Category Archives: heddles

Loom Maintenance

It’s a clear, sunny day in the northwoods, a fair amount of light coming into my (log) studio space, making it a good day for some loom maintenance.

I sat down to weave on the rug late yesterday afternoon and could not get a clear tabby shed with my left tabby treadle. I finally discovered some Texsolv heddles had fallen off the bottoms of some shafts, and when that happens they often catch on moving neighboring shafts, causing problems. I recalled having to move heddles from one shaft to another, and now noticed I had not replaced the long strings going around the bottom shaft bars.

This morning, I sat down, put all the heddles back on each shaft, making sure none were twisted. Then, one shaft at a time, replaced those strings, going around the bottom of each shaft bar, outside of the heddles, and making sure I had not included the long Texsolv cords from jacks to lamms.

As you can see in the photo, the Texsolv cords on the top shafts bars keep heddles from working their way off the ends. Adding a string around the bottom shafts bars keeps heddles from dropping off and causing problems while weaving. I highly recommend this, and based on my experience today, can tell you it is much easier to do before your loom is warped, beater is on, and weaving is in progress. I learned this tip long ago from Ken Colwell.

As long as I’m doing loom maintenance, I’m also checking the wedges that hold the loom together and tightening up any that can be pulled out or feel loose. With the woodburner being used daily, the air in here is getting dry. When that happens, beating can cause damage when loom parts are not tight. This is something I check throughout the winter months. Reminder to self: add a huge pot of water to the top of the woodburner for the rest of the winter.

I’ve checked the tabby sheds and they are clear. Now I just need to move my loom back into place, and sit down to weave. Life is good.

Weaving Hint ~ Keeping Heddles on the Shafts

Have you ever had heddles (Texsolv or string) slide off the ends of your lower shaft bars? I have. About 17 years ago, I learned an easy, inexpensive fix for this from Ken Colwell…

Take a length of strong thread (seine twine, cotton), measure twice the length of the lower shaft bar plus a few inches extra. Thread it through the small hole at one end of the shaft bar (front to back), take it along the length, in back, thread through the small hole at the other end (back to front), and tie the ends together at front center. Make sure the string, both in front and back of the lower shaft bar is OUTSIDE the heddles. This will keep the bottom of the heddles from sliding off. If you place the string inside the heddles, they will slide off. This works for both Texsolv and string heddles.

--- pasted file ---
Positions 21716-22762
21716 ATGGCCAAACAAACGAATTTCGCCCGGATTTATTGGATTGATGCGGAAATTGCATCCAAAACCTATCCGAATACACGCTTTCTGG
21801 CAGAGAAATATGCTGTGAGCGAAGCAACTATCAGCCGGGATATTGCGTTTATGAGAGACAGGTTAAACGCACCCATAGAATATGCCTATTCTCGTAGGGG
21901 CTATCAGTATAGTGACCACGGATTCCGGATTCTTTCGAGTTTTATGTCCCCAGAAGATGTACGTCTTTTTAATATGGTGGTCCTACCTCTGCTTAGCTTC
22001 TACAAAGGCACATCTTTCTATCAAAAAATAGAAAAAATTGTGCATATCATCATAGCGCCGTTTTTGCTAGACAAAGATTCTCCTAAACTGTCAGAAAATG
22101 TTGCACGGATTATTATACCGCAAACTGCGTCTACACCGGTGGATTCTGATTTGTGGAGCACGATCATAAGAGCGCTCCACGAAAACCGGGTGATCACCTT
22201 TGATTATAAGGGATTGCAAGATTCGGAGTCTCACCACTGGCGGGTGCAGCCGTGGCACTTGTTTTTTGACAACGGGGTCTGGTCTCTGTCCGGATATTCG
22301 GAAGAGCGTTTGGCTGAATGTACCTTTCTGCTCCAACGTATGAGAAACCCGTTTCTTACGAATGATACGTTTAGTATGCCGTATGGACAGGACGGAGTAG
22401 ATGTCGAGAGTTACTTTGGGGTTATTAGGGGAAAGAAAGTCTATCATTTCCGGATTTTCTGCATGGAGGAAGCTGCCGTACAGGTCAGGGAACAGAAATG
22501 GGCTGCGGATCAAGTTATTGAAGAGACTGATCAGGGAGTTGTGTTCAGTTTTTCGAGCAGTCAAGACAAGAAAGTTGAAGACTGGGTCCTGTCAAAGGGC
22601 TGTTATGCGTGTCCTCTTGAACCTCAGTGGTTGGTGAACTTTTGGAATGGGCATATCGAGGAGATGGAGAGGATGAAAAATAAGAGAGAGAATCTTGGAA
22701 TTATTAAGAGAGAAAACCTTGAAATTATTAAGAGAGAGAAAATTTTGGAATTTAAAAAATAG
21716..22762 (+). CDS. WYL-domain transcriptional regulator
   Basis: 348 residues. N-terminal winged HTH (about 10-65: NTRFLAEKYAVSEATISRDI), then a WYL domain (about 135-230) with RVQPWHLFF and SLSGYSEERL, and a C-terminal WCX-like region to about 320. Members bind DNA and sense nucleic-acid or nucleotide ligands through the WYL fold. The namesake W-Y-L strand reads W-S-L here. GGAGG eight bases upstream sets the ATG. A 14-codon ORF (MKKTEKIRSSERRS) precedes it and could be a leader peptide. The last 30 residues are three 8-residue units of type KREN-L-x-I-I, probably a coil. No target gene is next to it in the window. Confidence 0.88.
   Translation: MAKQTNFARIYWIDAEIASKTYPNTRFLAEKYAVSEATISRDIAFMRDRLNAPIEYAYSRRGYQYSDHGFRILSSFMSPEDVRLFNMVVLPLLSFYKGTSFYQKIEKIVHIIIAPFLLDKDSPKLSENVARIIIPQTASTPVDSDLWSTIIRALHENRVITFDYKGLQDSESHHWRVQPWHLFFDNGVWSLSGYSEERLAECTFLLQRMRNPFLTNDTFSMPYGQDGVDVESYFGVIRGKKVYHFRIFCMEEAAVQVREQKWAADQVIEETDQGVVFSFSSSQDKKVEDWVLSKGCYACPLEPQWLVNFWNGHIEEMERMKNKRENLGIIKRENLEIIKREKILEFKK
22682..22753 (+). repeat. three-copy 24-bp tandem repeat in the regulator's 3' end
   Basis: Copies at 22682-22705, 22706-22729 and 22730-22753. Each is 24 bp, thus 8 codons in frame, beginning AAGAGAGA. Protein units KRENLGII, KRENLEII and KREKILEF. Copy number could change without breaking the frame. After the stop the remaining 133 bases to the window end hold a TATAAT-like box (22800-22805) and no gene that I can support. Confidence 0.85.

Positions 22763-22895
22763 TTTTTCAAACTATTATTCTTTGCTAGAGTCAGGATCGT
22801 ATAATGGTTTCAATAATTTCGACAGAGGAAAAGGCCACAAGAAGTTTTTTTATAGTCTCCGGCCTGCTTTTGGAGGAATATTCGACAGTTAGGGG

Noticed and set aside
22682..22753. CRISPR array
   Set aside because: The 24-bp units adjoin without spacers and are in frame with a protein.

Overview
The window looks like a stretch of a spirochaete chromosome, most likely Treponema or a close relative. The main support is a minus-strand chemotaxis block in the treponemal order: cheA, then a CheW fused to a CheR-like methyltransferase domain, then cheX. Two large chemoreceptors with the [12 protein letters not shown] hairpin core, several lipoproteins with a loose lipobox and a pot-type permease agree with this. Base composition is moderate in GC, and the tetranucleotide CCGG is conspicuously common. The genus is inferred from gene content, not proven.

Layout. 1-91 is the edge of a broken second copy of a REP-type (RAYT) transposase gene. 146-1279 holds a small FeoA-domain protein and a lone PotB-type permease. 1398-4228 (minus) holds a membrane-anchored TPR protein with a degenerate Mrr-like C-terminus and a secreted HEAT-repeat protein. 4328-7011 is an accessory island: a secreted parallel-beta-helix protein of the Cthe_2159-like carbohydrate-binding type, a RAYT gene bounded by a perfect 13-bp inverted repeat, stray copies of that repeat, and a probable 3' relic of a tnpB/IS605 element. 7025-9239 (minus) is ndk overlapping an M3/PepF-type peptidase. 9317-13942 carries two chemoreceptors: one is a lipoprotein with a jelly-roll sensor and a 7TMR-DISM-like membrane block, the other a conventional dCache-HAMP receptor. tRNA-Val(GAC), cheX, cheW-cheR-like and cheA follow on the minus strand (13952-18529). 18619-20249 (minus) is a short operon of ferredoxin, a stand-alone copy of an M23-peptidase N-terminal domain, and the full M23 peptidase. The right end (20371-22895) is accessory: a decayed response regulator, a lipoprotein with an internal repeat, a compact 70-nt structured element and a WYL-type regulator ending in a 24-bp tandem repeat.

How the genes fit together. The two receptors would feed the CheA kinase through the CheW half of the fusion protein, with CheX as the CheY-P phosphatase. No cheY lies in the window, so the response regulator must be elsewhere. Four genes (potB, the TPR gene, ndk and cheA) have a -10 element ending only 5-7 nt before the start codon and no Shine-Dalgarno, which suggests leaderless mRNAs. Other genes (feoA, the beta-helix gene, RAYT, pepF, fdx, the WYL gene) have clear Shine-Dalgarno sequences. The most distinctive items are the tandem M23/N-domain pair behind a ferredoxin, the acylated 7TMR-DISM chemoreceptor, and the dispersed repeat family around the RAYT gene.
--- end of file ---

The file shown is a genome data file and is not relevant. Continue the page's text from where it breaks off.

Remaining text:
I usually use this method on my looms. Not long ago I moved heddles on my countermarche, and neglected to put these strings on my CM shafts. Yes, a few heddles went sliding off the lower shaft bar. I was finishing weaving the hem of a towel and didn’t notice right away that the first shaft was hanging up on the right side. After removing the temple, I found a few floats at the right side of the hem which were easily repaired, but could have been avoided. These strings will be back on every shaft on the CM loom before I begin weaving again on Wednesday.

Tuesday? Socks, all day!

Treadles & Heddles

This was another typical early winter day in the northwoods of WI, alternating frequently between snow and sunshine, with a skim of snow-covered ice across our small lake. Inside it was cozy warm, the woodburning range pouring out heat, cats sprawled out around the stove, enjoying the toasty warm pine floor.

A couple days ago the 120 Texsolv cords were put on the lamms. Last night, the treadles were tied up.

Tonight I notice I likely have a bit more tweaking to do on the treadles, but I am waiting until the warp is tied on so I can check sheds.

This afternoon I started threading a ten shaft straight twill. As I write this, half the warp is threaded, and shortly I’ll be back at the loom to do the other half. I’m not terribly fast at threading heddles, but that is intentional, as I am more interested in accuracy than speed. Tomorrow I will pull threads through the reed and tie the warp onto the rod/apron. Then, I will finally be able to start trying out a few ideas and cotton/cottolin/linen threads that are on my shelves.